The five candidates running to succeed Mayor Antonio Villaraigosa each vowed Wednesday to continue his commitment to public education, along with his strong support of LAUSD Superintendent John Deasy and vision for reform. LA Daily News
See also: LA Times, Neon Tommy
Keep Questions Coming About L.A. Candidates’ Union Cash
Official records show union political action committees account for the vast majority of the more than $7.5 million spent on citywide, City Council and L.A. school board races so far in the form of unrestricted independent expenditures. Business groups can’t keep up. LA Daily News Editorial
It was perhaps no surprise that District 4 School Board member Steve Zimmer was visibly upset when he happened to run into Mayor Antonio Villaraigosa’s Deputy Mayor for Education, Joan Sullivan, at today’s United Way education event.
“RFK, Joan? Really?” said Zimmer as the two rode the escalator together. “That’s just wrong.”
“I don’t know what you want me to say, Steve,” responded Sullivan.
The exchange, followed by harsh remarks from Mayor Villaraigosa about Zimmer later in the day, reveals just how antagonistic things have gotten between City Hall and the District 4 incumbent who was once considered something of an ally.
Prior to today’s United Way mayoral candidate’s forum, we had been told to expect Wendy Greuel to “come out” as an “education reformer.”
But instead it was Eric Garcetti who took the opportunity to align himself with the so-called reform movement, voicing unequivocal support for LAUSD Superintendent John Deasy, the parent trigger law, and even performance-based pay.
In an interview with LA School Report after the forum ended, Garcetti denied any sort of change in positions.
“I’ve been consistent for years, before I even ran,” he told LA School Report.
Observers disagreed over whether Garcetti’s rhetoric was genuine or merely a tactical maneuver.
The teachers union political action committee has allocated the majority of its expenditures in the East LA District 2 School Board election — almost $90,000 — to attack incumbent LAUSD Board President Monica Garcia and bolster the chances of forcing a runoff between Garcia and one of her three union-endorsed candidates.
But are the attacks accurate or, as LA Times columnist Steve Lopez recently noted about both sides’ campaign mailers, misleading?
In an interview with LA School Report, Garcia refuted most of the claims made against her and took responsibility for those that were accurate.
“I think the other side is using a strategy that is focused on not offering anything, but on just saying no to reform, to change.”
Follow LA School Report‘s Hillel Aron and others at the United Way Education summit going right now!
Anyone (like me) who thought that American Federation of Teachers (AFT) president Randi Weingarten was going to follow up on her recent trip to LA with a big, fat Lotto-sized check for District 4 candidate Steve Zimmer and UTLA-PACE is going to be sorely disappointed.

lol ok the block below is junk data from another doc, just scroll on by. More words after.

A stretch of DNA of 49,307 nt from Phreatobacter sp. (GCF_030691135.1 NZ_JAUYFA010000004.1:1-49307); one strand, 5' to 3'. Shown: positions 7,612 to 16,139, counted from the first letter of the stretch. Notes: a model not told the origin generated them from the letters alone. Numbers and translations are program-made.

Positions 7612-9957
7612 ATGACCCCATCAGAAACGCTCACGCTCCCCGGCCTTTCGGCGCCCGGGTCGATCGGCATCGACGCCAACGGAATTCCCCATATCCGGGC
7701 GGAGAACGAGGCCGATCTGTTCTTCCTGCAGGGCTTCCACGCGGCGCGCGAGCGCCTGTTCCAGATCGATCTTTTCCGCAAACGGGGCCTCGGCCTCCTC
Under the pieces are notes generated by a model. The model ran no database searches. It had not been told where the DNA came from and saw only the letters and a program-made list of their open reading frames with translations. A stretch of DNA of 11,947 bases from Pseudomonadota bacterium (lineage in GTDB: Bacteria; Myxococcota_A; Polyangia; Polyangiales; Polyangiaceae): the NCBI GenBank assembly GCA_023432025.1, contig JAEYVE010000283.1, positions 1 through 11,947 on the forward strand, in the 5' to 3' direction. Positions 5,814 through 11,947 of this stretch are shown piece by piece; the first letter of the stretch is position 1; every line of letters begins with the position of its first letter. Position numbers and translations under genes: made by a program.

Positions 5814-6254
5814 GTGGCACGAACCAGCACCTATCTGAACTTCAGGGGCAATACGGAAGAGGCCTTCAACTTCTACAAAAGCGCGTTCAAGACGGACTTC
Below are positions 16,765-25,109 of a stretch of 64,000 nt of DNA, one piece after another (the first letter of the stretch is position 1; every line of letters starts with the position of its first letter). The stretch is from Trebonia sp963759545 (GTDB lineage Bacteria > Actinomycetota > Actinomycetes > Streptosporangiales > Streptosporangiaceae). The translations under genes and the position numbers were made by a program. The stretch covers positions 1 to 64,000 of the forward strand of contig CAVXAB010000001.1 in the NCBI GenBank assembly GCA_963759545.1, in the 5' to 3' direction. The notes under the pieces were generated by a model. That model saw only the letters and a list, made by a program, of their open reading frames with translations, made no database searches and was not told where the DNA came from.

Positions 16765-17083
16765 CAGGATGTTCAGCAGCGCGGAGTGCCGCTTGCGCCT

Word is out that the AFT has sent a $75,000 check to UTLA-PACE — a pittance compared to the big checks written by Eli Broad and Mike Bloomberg, among others. On Twitter, Weingarten explained that teachers unions “can’t compete with the billionaires, but do what we can to talk to the community about the stakes.”
Indeed, the Coalition for School Reform isn’t just leveling the campaign money playing field any more — it’s tilting it in its favor.
But there’s more than one way to win a campaign, and, assuming things don’t change very much in the last few days, the current situation is set up to be a classic “boots on the ground” vs. air [cable TV] war.
At least some UTLA members are rallying around the theme of getting rid of LAUSD Superintendent Deasy. “This is our one and only chance to change things and get rid of Deasy!” says one recent email from a UTLA supporter. “Our enemies have all the money, but we have people.”
Deasy Group Aids 3 School Board Candidates
Los Angeles schools Supt. John Deasy isn’t on the ballot Tuesday, but you’d hardly know it, based on the undercurrent of the school board election. LA Times
Special Interests Spend Millions, Greuel and James on the Attack
Nearly $4 million in independent spending has poured into Los Angeles election campaigns in recent weeks. A Times analysis finds that more than three-quarters comes from groups tied to unions. LA Times
Why Did the L.A. Times Endorse Felipe Fuentes for City Council?
Last year, for example, the California Teachers Association wrote a bill for Fuentes that would have removed student test scores from teacher evaluations. LA Weekly
Low-Income Preschool Students Threatened Under Sequestration
Head Start programs in Los Angeles may have to close their doors if Congress doesn’t find a way to prevent billions of dollars in automatic spending cuts by March 1. NBC LA
A massive spending spree of $3.4 million by outside groups has broken records in the Los Angeles School Board races with still seven days left before the election. That’s an increase of $1 million in just a week, according to the latest figures available at the LA City Ethics Commission.